retail news in context, analysis with attitude had an interesting piece about “How Borders Lost Its Soul,” in which author Edward McClelland writes that “Borders ended up caught between the variety of the Internet and the intimacy of the independents. Its outlets could never stock as many books as Amazon. Nor could they duplicate the native flavor of the corner bookstores, with their local author readings and folk music nights.”

McClelland, who says that he was first enchanted by the whole idea of a super bookstore, says that he first became soured when small independents started getting put out of business. And then, there was what happened when he published his first book: “When I tried to schedule a signing at my neighborhood Borders, I experienced the difference between a bookseller and a corporation that sells books. As a first-time author, I quickly learned that Borders was not going to let me read when it could get Dennis Rodman or Rudy Giuliani instead. The store manager told me to fax a request to the regional events coordinator. I did so, emphasizing that I'd been shopping at Borders before Dan Brown had ever heard of the store. Borders never called back.”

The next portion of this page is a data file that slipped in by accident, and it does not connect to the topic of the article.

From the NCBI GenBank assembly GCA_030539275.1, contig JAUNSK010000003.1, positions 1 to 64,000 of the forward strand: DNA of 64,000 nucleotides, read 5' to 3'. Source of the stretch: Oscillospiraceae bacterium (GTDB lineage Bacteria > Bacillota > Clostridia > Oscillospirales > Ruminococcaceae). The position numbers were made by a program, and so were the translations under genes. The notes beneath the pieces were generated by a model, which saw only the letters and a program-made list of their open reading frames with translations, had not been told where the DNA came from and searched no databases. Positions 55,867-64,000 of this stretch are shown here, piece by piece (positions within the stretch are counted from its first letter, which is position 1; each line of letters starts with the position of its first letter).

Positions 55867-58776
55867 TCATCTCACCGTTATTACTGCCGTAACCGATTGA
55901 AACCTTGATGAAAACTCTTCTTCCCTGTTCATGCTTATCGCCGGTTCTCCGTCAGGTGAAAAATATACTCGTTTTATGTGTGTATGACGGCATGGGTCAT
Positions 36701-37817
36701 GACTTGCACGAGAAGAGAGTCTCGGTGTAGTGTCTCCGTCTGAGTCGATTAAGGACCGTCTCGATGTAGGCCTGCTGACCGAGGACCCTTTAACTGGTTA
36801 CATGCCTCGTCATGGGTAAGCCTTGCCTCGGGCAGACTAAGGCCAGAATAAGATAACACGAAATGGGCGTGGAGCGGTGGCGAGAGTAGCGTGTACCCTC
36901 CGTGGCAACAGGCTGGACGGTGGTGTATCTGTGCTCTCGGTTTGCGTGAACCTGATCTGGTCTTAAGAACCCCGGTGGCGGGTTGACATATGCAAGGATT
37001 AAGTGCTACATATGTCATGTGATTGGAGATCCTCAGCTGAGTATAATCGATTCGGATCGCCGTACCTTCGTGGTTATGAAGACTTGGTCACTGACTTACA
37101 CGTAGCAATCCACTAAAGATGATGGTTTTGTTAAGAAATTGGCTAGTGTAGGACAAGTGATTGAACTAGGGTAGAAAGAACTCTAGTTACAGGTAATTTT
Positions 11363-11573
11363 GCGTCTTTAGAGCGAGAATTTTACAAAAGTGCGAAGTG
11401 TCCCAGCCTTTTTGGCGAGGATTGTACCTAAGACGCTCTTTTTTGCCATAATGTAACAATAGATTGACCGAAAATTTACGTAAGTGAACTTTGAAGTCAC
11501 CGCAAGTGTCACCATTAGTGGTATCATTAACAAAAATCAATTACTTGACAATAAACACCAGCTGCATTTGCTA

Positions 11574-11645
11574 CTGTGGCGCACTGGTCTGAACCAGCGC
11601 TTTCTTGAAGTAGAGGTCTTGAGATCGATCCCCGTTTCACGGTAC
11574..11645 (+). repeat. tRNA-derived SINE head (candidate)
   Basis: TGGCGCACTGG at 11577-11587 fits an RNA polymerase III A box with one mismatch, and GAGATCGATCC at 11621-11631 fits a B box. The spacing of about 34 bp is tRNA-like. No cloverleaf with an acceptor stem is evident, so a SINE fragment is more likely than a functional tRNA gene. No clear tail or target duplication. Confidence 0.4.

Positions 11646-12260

The small bookstores that are surviving are those that have made themselves community institutions, he writes, suggesting that book co-ops may even be the answer in some cases. And, even with Borders disappearing, the independents will still have to face competition from the Kindle, the Nook and the iPad, not to mention Amazon. But as paper books become a niche product, niche retailers will be the best place to buy and sell them. Book lovers will always want a place to gather and hear recommendations from a bookseller who knows their reading habits, and their community. Borders belonged to an era when book retailing was a big enough business to monopolize. Now that there's no money in it anymore, we may have to go back to shopping for books in stores that let dogs wander through the stacks, and don't even serve coffee.”
KC's View:
Oddly, Borders found itself in a kind of muddy middle. It wasn’t designed that way, it wasn’t expected, and then the market moved and Borders found itself in an untenable position. Other retailers, in other venues, have to be careful the same thing does not happen to them.